Investigators at UC Berkeley have used an X-ray crystallography technique to record short movies of ribosomes motion, which is quite a feat considering these organelles are only 21 nanometers wide. It is hoped that by observing ribosome interaction with mRNA, we could learn how these enigmatic structures turn genetic information into proteins that serve the body.
“Scientists used to think that the ribosome made a simple two-stage ratcheting motion by rotating back and forth as it interacts with mRNA and tRNA,” said Cate [Jamie Cate, UC Berkeley associate professor in chemistry and molecular and cell biology, and a faculty scientist at Lawrence Berkeley National Laboratory. –ed.], who is also a member of the California Institute for Quantitative Biomedical Research (QB3) at UC Berkeley. “What we captured were images of the ribosome in intermediate stages between the rotations, showing that there are at least four steps in this ratcheting mechanism.”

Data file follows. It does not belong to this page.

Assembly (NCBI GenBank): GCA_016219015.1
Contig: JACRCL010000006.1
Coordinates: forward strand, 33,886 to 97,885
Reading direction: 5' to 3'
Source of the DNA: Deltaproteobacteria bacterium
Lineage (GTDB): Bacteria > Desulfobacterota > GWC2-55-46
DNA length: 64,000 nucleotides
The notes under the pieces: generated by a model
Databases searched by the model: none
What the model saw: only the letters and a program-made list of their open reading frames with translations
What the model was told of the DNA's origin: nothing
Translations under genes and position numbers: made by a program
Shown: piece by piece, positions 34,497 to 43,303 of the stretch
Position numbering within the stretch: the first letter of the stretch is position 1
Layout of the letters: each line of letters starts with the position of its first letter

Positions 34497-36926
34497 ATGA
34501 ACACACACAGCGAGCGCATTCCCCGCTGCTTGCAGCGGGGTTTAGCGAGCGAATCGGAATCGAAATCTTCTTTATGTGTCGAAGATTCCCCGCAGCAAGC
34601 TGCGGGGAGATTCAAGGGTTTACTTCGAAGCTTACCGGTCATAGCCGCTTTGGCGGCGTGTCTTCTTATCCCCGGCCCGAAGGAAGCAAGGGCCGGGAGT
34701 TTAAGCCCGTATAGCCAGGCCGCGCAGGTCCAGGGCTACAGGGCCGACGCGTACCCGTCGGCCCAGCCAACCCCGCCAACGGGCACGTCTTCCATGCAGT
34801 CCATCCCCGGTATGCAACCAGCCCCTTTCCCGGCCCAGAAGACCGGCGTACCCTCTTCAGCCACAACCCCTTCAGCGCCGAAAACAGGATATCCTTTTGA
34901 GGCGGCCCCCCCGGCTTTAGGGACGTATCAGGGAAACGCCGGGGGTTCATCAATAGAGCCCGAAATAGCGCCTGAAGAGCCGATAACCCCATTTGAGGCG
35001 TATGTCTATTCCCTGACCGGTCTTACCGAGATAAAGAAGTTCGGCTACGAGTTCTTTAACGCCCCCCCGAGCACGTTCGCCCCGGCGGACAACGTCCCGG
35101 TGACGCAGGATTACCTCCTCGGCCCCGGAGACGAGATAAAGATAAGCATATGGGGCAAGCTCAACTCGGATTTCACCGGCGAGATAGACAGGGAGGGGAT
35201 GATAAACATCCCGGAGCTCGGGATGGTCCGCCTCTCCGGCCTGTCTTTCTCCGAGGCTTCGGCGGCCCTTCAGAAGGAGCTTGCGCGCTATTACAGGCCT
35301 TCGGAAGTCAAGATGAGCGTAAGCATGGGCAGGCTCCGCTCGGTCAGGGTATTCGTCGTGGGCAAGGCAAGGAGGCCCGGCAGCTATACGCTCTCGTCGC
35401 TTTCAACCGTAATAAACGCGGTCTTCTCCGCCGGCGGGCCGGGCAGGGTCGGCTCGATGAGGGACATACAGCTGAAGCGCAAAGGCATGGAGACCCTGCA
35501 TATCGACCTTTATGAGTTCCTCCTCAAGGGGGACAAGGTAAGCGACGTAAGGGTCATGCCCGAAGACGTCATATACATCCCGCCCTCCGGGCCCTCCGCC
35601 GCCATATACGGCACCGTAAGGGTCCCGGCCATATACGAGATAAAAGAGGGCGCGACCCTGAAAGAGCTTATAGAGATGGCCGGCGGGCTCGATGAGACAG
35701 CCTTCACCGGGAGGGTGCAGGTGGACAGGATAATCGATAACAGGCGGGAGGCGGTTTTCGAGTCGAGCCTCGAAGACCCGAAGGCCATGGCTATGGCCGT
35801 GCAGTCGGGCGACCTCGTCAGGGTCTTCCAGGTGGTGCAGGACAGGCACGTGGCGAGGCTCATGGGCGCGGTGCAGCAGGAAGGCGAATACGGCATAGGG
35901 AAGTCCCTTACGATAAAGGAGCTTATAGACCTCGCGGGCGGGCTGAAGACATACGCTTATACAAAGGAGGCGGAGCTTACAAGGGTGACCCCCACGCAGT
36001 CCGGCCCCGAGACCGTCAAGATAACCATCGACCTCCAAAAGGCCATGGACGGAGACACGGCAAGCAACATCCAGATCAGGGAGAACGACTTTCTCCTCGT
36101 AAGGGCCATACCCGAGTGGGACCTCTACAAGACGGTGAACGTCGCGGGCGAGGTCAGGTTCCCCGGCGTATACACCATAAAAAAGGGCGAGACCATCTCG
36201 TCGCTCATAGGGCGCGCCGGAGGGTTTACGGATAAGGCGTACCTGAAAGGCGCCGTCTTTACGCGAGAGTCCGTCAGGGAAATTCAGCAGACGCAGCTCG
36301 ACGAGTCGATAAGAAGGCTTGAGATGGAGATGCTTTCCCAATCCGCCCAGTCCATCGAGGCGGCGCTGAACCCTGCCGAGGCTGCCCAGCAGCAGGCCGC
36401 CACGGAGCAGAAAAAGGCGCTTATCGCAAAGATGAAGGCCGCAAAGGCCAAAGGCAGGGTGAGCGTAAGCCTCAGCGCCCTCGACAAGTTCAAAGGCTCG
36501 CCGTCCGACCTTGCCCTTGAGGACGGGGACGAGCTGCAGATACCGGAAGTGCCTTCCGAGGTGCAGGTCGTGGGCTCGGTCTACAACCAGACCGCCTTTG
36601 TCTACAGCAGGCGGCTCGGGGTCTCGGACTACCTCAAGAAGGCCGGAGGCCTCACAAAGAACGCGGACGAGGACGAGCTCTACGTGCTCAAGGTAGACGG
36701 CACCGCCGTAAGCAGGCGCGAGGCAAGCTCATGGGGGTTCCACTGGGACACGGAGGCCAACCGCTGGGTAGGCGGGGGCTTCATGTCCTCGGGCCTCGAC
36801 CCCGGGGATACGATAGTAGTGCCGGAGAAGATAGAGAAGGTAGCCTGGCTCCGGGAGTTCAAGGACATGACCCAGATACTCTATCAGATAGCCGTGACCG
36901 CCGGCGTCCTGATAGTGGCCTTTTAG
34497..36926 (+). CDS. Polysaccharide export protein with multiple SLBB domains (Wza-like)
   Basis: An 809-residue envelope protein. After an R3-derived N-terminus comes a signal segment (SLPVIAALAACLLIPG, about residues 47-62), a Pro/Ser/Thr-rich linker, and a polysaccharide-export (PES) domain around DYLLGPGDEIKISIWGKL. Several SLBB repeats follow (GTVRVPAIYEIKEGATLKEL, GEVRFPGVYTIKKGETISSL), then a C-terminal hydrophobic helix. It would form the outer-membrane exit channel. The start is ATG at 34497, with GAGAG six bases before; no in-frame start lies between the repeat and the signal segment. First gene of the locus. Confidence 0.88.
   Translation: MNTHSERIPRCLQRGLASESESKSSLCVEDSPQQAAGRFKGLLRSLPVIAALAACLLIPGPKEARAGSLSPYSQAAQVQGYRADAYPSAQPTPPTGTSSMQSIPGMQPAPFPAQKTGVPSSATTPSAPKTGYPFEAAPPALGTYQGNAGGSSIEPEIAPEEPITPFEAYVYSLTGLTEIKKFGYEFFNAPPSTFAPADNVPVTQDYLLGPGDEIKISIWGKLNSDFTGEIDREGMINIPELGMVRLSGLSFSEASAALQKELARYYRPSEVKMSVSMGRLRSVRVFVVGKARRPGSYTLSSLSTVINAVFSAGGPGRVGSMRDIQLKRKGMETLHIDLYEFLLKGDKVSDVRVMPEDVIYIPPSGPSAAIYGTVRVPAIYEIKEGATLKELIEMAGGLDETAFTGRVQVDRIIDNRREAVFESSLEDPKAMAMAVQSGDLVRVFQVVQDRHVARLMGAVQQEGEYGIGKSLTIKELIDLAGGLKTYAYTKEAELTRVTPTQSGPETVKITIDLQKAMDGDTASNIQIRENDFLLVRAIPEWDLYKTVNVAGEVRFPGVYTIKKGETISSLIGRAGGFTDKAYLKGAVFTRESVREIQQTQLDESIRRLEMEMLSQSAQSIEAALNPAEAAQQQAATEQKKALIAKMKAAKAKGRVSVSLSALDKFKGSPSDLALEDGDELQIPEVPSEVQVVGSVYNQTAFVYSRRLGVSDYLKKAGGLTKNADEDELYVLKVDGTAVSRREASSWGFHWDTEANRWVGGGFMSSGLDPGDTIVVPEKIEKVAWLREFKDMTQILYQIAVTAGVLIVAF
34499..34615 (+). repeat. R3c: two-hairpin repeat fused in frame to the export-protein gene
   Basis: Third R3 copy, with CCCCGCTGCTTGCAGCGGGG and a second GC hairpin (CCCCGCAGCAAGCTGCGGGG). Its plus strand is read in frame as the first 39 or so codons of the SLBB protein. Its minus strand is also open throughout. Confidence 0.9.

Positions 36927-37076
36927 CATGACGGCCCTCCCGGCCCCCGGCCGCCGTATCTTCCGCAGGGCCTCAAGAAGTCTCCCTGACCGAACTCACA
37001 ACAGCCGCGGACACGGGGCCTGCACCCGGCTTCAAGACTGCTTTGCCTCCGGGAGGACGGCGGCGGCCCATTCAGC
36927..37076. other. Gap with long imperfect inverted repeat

“We suspect that the ribosome changes its conformation in so many steps to allow it to interact with relatively big tRNAs while keeping the two segments of the ribosome from flying apart,” said Cate. “It’s much more complicated than the simple ratcheting mechanism in a socket wrench.”
Cate said that while this study marked a major accomplishment in cracking open the “black box” of ribosomal function, there are far more details yet to be revealed. Advances in imaging techniques over the next decade should allow researchers to go beyond the snapshots taken in this study to high-resolution movies of a ribosome’s movements, he said.
UC Berkeley announcement: New images capture cell’s ribosomes at work, could aid in molecular war against disease …
Images: Top: Above is an entire ribosome with its changes in position color-coded — ranging from blue, indicating no movement, to red, indicating large movements. Bottom: The stages of a ribosome subunit as it moves. At the top right is its starting position; below it are pairs of images, showing three subsequent positions (still images at left, movement vectors at right). The arrows indicate the direction of movement, and the blurred lines convey motion, much like an action shot in photography.
Abstract in Science: Structures of the Ribosome in Intermediate States of Ratcheting